UNMISS initiative bridges gaps between South Sudan’s security forces

Peace South Sudan UNMISS UN peacekeeping peacekeepers elections capacity building forces reconciliation

In Unity State and Ruweng Administrative Area, UNMISS organized a training for approximately 600 members of the South Sudan security forces, aimed to bridge possible gaps between different groups within them. Photo by Peter Bateman/UNMISS.

1 Jul 2024

UNMISS initiative bridges gaps between South Sudan’s security forces

Denis Louro

UNITY / RUWENG – "No matter which faction you are a part of, we are one South Sudanese. We must reunite to build our nation.”

That was the message from Brigadier General Liep Bol Lam, a senior member of South Sudan’s security forces, at a training facilitated by the United Nations Mission in South Sudan (UNMISS) to enhance protection of civilians.

The program brought together 600 men and women, including senior officers, across various locations in both Unity State and the Ruweng Administrative Area (RAA), to establish a unified front amongst different factions.

The training sessions focused on effectively protecting civilians and conducting awareness campaigns within their respective barracks and outposts. This initiative marked the first joint training between opposing forces in the region since forced relocations of factions from Bentiu in 2023.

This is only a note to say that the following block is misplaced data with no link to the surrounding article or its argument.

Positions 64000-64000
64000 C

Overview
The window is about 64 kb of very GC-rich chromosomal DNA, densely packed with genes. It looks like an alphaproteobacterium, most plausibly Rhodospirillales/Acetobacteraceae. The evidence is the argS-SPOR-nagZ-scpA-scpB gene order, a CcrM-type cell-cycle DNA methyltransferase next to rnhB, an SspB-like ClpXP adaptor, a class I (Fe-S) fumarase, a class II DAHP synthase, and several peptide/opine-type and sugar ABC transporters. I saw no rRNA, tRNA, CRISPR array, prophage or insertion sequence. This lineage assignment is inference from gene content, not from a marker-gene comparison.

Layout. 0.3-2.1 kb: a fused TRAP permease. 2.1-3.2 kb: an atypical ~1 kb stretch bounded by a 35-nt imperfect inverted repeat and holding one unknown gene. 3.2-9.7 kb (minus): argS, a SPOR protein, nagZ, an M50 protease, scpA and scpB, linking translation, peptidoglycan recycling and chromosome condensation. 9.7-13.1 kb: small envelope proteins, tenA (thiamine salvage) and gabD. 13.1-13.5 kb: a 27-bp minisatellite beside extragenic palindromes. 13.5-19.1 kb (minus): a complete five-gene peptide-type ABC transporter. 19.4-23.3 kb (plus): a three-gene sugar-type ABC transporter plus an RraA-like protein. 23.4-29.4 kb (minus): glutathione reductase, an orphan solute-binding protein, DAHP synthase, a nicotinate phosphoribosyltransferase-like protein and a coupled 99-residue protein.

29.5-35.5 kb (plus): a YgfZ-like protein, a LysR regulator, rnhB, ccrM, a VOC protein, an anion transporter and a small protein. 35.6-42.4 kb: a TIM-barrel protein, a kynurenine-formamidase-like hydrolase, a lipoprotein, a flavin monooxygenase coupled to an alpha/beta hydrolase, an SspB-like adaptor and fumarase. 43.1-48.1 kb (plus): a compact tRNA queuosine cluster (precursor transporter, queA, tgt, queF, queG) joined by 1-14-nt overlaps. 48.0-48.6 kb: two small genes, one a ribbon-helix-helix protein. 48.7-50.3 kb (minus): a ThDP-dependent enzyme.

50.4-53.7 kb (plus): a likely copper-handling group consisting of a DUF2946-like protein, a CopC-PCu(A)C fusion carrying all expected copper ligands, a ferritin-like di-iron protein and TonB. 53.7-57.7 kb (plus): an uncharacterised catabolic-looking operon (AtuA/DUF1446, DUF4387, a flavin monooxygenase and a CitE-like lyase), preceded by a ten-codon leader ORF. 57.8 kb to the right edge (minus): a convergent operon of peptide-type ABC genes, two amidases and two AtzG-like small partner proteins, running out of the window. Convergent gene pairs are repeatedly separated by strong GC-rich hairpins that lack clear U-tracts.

Cephus Diggs, the representative for the Protection, Transition and Reintegration team at UNMISS’ Bentiu Field Office, highlighted why it is the government forces that must lead the protection of their people.

"Ensuring the safety and well-being of citizens is the duty of governments and their security forces. It is essential that our forces lead by example, upholding human rights and providing unwavering protection to all civilians," he said.

The program also provided a platform for discussing the return and reintegration of displaced people, a critical aspect of stabilizing the region.

As South Sudan unifies the country’s armed groups, according to the Revitalized Agreement on the Resolution of the Conflict in the Republic of South Sudan, adopting best practices for civilian protection is crucial.